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Rosai-Dorfman disease (RDD) is a systemic histioproliferative disorder with massive lymphadenopathy. Central nervous system involvement is rare. The etiology of this disease is unknown, with some evidence supporting dysfunction of the immune system or an autoimmune disorder.
First described in 1969, there have been over 1000 cases reported since then. Patients most often present with massive, painless lymphadenopathy involving the cervical region. Only about 50 cases have been reported involving the central nervous system. In 25-40% of cases, RDD may occur in the skin, orbits, respiratory tract, bones, and CNS.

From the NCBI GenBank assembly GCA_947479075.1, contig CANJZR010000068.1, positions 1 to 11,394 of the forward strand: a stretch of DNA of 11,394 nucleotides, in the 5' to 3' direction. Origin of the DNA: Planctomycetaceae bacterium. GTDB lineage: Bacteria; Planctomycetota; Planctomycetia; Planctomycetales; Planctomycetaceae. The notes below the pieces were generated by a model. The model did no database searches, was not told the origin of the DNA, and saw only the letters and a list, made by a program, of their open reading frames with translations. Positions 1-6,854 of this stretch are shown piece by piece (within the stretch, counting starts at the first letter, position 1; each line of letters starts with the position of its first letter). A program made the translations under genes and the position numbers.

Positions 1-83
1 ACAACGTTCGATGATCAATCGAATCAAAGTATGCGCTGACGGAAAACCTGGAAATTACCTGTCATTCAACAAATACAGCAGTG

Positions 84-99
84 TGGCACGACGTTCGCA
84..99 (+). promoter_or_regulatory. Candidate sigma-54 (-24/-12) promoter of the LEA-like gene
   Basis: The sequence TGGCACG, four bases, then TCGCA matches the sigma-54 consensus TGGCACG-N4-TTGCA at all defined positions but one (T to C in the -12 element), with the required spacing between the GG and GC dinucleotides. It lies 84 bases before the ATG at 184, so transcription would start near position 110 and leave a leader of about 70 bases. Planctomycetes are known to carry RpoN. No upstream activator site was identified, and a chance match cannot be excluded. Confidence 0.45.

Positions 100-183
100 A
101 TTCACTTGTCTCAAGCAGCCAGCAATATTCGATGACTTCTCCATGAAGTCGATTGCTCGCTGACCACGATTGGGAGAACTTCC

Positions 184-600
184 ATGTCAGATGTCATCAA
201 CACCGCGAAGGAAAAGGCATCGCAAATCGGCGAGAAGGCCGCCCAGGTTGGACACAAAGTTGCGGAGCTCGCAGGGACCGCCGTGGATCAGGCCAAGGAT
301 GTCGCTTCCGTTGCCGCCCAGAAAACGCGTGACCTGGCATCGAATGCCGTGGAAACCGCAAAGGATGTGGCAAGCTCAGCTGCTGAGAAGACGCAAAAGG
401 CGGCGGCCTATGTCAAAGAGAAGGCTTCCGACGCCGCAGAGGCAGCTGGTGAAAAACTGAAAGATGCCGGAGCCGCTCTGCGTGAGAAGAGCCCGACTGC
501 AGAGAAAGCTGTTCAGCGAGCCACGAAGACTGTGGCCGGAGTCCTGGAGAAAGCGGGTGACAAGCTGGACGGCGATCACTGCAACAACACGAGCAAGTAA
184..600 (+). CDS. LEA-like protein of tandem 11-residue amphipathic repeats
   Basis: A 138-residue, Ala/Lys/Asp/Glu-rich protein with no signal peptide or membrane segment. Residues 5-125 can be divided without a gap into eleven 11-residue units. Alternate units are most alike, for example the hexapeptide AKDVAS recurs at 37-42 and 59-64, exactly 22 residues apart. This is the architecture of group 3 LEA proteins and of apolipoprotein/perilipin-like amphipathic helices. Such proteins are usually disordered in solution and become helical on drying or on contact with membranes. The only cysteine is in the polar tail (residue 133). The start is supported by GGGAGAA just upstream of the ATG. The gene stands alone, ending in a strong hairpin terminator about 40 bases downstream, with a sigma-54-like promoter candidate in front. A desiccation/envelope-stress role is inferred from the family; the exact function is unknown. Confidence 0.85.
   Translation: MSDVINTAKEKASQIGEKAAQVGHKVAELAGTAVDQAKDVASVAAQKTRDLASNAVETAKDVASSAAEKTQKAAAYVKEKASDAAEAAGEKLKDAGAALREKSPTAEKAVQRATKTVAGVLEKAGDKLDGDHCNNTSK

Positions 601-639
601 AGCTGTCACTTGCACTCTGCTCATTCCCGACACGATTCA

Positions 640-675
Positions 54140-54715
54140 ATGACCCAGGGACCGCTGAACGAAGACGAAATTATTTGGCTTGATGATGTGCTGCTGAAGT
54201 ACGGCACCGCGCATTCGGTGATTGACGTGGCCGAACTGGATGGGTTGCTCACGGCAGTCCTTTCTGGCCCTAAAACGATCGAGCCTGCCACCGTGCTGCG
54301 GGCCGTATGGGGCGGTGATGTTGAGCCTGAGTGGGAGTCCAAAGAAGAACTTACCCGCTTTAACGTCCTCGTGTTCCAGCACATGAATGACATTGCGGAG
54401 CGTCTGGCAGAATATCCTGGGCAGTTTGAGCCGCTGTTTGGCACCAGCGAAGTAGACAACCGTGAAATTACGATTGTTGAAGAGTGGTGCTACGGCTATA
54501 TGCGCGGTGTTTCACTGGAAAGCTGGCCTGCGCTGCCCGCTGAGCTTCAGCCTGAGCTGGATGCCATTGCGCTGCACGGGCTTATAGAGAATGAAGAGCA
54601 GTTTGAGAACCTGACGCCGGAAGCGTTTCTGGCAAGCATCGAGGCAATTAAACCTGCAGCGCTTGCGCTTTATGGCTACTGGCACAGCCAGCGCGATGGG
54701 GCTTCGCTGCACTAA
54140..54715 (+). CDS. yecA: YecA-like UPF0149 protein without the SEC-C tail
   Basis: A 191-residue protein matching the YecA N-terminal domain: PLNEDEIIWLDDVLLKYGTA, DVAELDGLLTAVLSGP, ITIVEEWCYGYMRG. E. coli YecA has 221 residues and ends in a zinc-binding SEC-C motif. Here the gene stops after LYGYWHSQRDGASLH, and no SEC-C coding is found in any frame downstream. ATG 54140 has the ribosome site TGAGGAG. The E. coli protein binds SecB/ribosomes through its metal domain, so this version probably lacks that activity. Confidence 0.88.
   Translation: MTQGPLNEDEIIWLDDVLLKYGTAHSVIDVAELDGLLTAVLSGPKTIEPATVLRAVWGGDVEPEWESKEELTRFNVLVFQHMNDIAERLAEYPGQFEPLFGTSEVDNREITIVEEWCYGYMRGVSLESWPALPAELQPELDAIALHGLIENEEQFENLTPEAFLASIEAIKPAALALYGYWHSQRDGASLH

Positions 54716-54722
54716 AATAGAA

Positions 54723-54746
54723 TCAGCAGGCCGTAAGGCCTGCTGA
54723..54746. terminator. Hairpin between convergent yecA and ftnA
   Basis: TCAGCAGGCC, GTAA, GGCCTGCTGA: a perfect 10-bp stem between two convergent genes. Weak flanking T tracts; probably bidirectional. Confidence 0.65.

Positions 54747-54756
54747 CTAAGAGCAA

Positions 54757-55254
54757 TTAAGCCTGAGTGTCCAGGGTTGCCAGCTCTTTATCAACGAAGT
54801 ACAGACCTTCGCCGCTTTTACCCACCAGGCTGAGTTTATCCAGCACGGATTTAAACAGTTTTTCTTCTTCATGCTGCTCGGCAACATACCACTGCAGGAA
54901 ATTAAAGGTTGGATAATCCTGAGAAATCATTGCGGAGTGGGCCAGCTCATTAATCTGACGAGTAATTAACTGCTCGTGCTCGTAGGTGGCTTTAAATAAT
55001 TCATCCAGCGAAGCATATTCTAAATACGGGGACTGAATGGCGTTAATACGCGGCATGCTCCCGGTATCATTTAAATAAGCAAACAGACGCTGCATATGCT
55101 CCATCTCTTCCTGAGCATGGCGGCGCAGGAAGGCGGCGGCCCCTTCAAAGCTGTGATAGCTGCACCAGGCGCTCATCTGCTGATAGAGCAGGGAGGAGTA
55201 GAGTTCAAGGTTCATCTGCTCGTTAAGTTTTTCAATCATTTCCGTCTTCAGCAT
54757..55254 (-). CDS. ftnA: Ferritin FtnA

RDD lesions appear as dural based lesions on T1 weighted MRI with contrast. As such, they may mimic meningioma, Langerhans cell histiocytosis, sarcoidosis, infectious processes (e.g. tuberculoma), lymphoproliferative disorders, plasma cell granuloma, and inflammatory pseudotumor.
The key features in RDD are S100 protein-positive histiocytes that are polyclonal in nature. Microscopically, a mixture of lymphocytes and large histioyctes will be seen with some histiocytes having engulfed other lymphocytes (emperipolesis - a hallmark of RDD).
Treatment of RDD has traditionally been surgical. However, more recent literature has supported the use of radiosurgery with long term (>1 year) local control. Glucocorticoid (Prednisone) administration has also been used (sometimes in combination with cytotoxic therapy for orbital involvement) with long term results as well (~11 months).
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